Date of Conferral
Doctor of Education (Ed.D.)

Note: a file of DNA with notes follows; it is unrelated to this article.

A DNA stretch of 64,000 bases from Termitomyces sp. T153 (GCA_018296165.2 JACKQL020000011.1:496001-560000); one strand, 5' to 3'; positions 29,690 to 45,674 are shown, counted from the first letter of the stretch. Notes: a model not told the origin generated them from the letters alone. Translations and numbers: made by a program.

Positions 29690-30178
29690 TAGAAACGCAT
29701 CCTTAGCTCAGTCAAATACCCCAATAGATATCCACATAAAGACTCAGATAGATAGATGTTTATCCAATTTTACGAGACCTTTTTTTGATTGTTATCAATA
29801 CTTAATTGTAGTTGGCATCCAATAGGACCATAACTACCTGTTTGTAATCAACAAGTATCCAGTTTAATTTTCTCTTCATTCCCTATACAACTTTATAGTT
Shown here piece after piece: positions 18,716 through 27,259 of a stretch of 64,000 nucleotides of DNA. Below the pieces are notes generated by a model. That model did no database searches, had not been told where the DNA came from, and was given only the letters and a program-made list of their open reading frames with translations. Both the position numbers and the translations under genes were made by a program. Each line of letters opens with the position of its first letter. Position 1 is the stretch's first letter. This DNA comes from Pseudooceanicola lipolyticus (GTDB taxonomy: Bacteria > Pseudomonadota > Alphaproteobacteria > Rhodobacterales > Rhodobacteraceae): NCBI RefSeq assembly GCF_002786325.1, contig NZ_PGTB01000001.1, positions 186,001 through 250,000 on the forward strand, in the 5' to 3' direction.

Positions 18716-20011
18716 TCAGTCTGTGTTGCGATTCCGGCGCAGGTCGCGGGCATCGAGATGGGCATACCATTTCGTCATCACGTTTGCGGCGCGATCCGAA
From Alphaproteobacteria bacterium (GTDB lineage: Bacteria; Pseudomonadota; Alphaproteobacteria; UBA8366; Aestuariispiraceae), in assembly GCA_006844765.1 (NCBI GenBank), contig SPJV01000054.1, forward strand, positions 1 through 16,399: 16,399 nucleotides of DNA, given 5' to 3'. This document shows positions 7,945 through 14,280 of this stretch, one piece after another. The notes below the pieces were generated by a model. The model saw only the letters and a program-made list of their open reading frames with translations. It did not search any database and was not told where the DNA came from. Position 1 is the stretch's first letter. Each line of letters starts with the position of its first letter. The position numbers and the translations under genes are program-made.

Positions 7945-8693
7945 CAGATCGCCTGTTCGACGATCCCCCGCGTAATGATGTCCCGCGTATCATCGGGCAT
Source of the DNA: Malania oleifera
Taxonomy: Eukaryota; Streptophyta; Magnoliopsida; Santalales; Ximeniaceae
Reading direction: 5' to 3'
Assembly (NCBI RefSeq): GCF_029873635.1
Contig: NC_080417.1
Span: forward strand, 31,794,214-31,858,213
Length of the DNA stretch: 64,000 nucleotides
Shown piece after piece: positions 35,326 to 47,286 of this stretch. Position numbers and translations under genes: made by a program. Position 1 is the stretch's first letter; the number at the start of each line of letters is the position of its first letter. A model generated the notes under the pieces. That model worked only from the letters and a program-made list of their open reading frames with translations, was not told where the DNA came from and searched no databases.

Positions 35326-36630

There is a correlation between the professional development that teachers receive and student academic success. It has been shown that knowledgeable teachers have a profound impact on student achievement. Many general and special educators enter the field of education and are placed to teach in inclusive environments with little to no professional development related to inclusion. This placement often adversely impacts the success of students with disabilities on state tests. However, there is limited information on the types of professional development necessary for teaching in inclusion. Guided by Bandura's social cognitive theory, this study explored teachers' perceptions of the types of professional development beneficial for teaching in inclusion. The research questions examined participants' attitudes and perceptions toward professional development needs, professional development experiences, and instructional activities used in inclusion. A qualitative case study approach was used to purposefully select 5 general and 5 special education teachers who taught in inclusion classrooms. Data for the study were collected through individual interviews, which were recorded and transcribed, then analyzed and coded for themes. Teachers' perceptions showed there was insufficient training for new teachers, a need for ample planning time in their professional development routine, and a need to implement models of coteaching as described by Friend (2009). The potential for positive social change includes improved inclusion-based professional development for all teachers, which may increase the likelihood of student academic success.